The coalition came to power with a ready-made energy policy developed under Labour. The Secretary of State was Ed Miliband, and his policy as it played out under the coalition was to prove the basis of a return to a level of state intervention not seen since the days of the CEGB, British Gas and the nationalized industries. By the general election in 2015, an almost complete U-turn had been performed, abandoning most of the liberalized and competitive structures that had been the hallmark of British energy policy for a quarter of a century.
How did a Conservative-dominated government come to preside over such a profound reversal to their policy heritage from the Thatcherite years? Why did they allow this to happen? The answers lie in the path dependency which Labour had created towards ever-greater intervention and the ceding by the Conservatives of energy policy to the Liberal Democrats as part of the price of coalition. It was something the Conservatives would come to regret, forcing the Chancellor and his allies to fight a rearguard action. Worse still, the coalition was to preside over a big increase in the coal burn, a rise in carbon dioxide emissions in 2013, a political rebellion on prices, and come perilously close to provoking a security of supply crisis. No one could describe coalition energy policy as a success.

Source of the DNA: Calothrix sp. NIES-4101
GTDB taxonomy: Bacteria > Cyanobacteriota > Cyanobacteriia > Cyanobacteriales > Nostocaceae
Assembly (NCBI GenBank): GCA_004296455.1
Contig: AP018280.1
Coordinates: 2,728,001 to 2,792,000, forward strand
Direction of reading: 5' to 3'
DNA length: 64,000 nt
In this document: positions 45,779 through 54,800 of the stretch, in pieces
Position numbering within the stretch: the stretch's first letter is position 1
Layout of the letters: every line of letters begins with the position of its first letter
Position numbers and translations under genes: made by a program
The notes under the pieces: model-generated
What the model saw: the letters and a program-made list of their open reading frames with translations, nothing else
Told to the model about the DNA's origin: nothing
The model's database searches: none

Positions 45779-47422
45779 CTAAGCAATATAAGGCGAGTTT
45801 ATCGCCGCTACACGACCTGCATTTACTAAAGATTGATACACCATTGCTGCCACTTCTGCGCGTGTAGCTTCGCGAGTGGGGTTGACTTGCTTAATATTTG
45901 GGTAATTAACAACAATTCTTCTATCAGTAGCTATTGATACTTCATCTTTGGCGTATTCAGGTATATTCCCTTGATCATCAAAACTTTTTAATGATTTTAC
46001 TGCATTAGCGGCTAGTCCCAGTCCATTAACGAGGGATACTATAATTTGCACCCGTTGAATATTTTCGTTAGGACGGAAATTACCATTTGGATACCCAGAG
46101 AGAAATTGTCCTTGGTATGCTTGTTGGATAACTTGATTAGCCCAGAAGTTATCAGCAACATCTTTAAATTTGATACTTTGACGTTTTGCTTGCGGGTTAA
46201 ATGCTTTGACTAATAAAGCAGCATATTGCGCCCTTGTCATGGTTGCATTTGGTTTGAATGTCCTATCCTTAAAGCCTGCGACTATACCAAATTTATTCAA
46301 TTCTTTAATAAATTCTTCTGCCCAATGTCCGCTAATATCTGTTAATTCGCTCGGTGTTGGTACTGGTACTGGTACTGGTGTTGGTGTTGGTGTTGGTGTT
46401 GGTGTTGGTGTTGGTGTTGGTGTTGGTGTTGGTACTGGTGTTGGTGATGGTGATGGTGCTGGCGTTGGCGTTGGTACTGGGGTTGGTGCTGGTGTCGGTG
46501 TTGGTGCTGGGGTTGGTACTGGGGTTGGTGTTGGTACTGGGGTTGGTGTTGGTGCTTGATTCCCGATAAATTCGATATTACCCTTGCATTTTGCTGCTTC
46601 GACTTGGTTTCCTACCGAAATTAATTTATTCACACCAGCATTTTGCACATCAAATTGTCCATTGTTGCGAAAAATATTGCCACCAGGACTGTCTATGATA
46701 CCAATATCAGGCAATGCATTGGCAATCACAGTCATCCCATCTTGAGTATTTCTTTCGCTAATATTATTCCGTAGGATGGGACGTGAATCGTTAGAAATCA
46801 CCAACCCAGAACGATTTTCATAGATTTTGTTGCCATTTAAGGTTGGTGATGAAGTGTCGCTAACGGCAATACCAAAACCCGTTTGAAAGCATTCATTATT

The Labour legacy
Labour in government had agonized over energy policy. Having reviewed regulation following the 1997 election, there were major energy policy reviews after both the 2001 and the 2005 general elections. The 2001 policy review came after the Royal Commission on Environmental Pollution (RCEP) had recommended a 60 per cent cut in emissions over the next fifty years. The 2005 review was a battle as much about the role of nuclear (which Blair favoured) and finding a way back for coal on security of supply grounds as it was about climate change.